Eventually, I learned so much more. I learned about the institutional systems that reinforce poverty. I learned about racism, classism, and unequal education systems depending on these very real societal hierarchies. I learned about corporate interest, fundamental principles of capitalism, war, and greed. It may have taken a few years but I began to understand injustice. And in doing so, I began to understand why all my previous convictions were so incredibly basic, so superficial in every way. But I’ll be damned if I do not acknowledge that I began to understand mainly from the patience, from the love, and from the grace of others.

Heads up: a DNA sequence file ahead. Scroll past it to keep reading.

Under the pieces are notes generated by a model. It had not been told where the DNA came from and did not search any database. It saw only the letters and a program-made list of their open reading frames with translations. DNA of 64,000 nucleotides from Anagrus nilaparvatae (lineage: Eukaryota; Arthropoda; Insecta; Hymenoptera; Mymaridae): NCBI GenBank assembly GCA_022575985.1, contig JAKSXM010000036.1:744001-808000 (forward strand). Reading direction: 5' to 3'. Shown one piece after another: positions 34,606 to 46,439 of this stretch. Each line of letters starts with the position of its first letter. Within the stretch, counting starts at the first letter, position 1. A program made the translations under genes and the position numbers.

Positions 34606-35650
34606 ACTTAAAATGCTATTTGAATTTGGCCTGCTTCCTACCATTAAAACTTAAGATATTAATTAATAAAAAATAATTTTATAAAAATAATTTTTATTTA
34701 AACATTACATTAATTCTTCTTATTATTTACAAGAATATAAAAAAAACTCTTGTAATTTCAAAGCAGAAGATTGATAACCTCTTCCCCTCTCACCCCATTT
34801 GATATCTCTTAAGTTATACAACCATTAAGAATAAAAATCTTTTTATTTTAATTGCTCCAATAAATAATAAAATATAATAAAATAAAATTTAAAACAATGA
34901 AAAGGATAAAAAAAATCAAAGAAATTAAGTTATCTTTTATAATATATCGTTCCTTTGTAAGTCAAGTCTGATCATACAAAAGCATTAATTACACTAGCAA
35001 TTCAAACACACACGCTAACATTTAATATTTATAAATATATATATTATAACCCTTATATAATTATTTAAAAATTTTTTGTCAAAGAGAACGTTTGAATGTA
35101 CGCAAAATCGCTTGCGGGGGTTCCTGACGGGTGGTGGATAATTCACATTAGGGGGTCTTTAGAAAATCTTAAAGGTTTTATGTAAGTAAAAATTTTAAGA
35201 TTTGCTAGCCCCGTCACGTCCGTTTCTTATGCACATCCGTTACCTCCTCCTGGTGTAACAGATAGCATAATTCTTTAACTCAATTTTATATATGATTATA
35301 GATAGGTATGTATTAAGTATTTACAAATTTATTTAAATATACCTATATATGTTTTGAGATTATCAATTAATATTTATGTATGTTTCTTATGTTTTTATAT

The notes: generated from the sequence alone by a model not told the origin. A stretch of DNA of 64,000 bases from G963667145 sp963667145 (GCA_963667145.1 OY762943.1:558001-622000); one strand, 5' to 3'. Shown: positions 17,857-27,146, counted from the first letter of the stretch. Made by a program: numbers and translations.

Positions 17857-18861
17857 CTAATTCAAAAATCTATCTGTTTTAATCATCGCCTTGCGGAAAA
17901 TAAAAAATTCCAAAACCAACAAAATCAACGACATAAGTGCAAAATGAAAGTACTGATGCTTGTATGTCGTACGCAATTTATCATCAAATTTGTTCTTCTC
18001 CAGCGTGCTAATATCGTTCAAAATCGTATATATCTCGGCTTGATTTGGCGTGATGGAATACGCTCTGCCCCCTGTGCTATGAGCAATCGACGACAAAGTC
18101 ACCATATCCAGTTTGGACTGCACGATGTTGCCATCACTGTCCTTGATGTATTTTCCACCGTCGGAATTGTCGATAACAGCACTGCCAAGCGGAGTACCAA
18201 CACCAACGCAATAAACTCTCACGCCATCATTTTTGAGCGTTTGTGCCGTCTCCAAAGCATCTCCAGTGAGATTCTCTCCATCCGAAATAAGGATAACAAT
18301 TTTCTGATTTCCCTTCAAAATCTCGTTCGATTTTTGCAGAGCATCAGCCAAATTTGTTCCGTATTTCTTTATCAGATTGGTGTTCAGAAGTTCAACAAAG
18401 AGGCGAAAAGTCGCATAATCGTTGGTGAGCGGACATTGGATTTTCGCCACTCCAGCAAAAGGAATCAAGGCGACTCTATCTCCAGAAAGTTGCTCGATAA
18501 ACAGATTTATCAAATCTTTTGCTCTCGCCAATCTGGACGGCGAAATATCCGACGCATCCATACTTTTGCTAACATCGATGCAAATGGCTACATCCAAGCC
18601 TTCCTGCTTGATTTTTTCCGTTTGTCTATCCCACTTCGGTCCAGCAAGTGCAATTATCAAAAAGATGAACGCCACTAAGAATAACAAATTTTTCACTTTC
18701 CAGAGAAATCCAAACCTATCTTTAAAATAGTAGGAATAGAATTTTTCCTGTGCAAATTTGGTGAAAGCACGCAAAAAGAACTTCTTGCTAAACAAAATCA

Patience. Love. Grace. These were not the words I typically thought about when it came to political conversations, particularly with those of differing viewpoints. Often, my mind was clouded with other words: privilege, ignorance, offensiveness. My attitude towards certain people’s entire character was, quite simply, hopeless. The communities I found myself in perpetuated this lack of faith in others. We were always on the defensive, always angry, always believing that we were the enlightened folk, with nothing left to learn but everything to preach. I cannot stress enough that I acknowledge and comprehend the validity in these attitudes of outrage. Sensitivity is not a problem. Anger is not a problem. Space is not a problem. But when sensitivity becomes dismissive, when anger becomes judgment, and when space becomes exile, I do, honestly, see a problem. I know this may be controversial. Of course this should be controversial! I cannot whisper about this any longer. I am worried that political consciousness is more an exclusive beacon of achievement rather than a perspective that is not only just open to, but also passionately believes in deeply interacting with others. I am worried that political consciousness is a personal victory. I am worried that political consciousness has no desire to be shared, to be seen as forever incomplete, to be handled with patience, love, and grace, in a symbiotic relationship of education and transformation. It was not until this summer that I began to really wonder, why do I speak out? For what purpose do I use my words? And, most of all, what is the cost of speaking out against others, rather than speaking with others?